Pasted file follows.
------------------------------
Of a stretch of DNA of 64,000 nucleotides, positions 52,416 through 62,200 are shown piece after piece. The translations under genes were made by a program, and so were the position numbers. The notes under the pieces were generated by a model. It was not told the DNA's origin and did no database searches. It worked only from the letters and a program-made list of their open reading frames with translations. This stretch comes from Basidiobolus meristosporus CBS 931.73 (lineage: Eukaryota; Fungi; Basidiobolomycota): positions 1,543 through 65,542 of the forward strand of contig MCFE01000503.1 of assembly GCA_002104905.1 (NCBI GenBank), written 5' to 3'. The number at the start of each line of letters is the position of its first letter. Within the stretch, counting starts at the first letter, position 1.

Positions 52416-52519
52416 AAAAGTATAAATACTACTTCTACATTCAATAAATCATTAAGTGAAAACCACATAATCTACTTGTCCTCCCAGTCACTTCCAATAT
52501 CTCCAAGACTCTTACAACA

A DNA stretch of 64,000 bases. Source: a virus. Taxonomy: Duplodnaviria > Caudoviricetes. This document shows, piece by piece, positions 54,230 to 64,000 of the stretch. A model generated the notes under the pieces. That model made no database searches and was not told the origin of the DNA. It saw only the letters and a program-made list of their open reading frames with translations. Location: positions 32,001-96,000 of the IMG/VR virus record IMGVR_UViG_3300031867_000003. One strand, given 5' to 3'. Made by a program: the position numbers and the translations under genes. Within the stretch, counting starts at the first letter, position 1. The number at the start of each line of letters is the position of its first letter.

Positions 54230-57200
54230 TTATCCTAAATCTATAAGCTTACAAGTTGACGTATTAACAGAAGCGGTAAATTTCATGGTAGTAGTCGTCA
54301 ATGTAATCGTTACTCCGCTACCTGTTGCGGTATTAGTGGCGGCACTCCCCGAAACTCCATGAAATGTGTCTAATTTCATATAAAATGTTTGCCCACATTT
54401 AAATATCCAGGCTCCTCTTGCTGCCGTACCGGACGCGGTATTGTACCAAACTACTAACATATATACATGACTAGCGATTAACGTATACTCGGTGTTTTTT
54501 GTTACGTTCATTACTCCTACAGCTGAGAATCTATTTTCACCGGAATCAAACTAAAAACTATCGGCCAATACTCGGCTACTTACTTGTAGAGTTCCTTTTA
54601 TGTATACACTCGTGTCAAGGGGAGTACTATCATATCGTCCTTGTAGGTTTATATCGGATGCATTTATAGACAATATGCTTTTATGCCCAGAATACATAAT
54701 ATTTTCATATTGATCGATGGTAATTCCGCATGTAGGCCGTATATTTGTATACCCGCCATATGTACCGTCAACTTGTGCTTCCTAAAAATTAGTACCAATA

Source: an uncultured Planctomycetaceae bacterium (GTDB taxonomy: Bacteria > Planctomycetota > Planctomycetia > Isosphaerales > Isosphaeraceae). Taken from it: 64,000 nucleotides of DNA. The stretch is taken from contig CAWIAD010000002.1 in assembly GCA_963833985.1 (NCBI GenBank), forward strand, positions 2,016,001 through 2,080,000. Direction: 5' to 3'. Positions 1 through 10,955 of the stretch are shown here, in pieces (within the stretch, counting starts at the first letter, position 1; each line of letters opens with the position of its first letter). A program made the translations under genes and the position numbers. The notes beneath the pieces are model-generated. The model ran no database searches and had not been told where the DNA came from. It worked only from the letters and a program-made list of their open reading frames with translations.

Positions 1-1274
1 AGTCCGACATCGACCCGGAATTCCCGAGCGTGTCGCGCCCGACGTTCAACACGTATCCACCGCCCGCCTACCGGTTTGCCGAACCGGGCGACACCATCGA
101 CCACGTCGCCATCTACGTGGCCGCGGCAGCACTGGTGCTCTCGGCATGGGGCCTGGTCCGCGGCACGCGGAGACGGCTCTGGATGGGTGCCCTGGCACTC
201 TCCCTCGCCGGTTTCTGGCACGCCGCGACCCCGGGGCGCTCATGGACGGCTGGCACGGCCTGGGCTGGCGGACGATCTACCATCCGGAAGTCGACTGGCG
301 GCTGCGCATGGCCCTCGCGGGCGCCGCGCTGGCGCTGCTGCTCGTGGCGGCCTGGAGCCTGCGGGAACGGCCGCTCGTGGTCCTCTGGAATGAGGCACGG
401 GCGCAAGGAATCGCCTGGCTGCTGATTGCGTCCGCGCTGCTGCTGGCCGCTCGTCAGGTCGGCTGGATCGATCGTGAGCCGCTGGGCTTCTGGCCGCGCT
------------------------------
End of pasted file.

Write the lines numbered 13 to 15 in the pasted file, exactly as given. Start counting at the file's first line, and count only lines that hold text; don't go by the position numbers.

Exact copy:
Source: an uncultured Planctomycetaceae bacterium (GTDB taxonomy: Bacteria > Planctomycetota > Planctomycetia > Isosphaerales > Isosphaeraceae). Taken from it: 64,000 nucleotides of DNA. The stretch is taken from contig CAWIAD010000002.1 in assembly GCA_963833985.1 (NCBI GenBank), forward strand, positions 2,016,001 through 2,080,000. Direction: 5' to 3'. Positions 1 through 10,955 of the stretch are shown here, in pieces (within the stretch, counting starts at the first letter, position 1; each line of letters opens with the position of its first letter). A program made the translations under genes and the position numbers. The notes beneath the pieces are model-generated. The model ran no database searches and had not been told where the DNA came from. It worked only from the letters and a program-made list of their open reading frames with translations.

Positions 1-1274
1 AGTCCGACATCGACCCGGAATTCCCGAGCGTGTCGCGCCCGACGTTCAACACGTATCCACCGCCCGCCTACCGGTTTGCCGAACCGGGCGACACCATCGA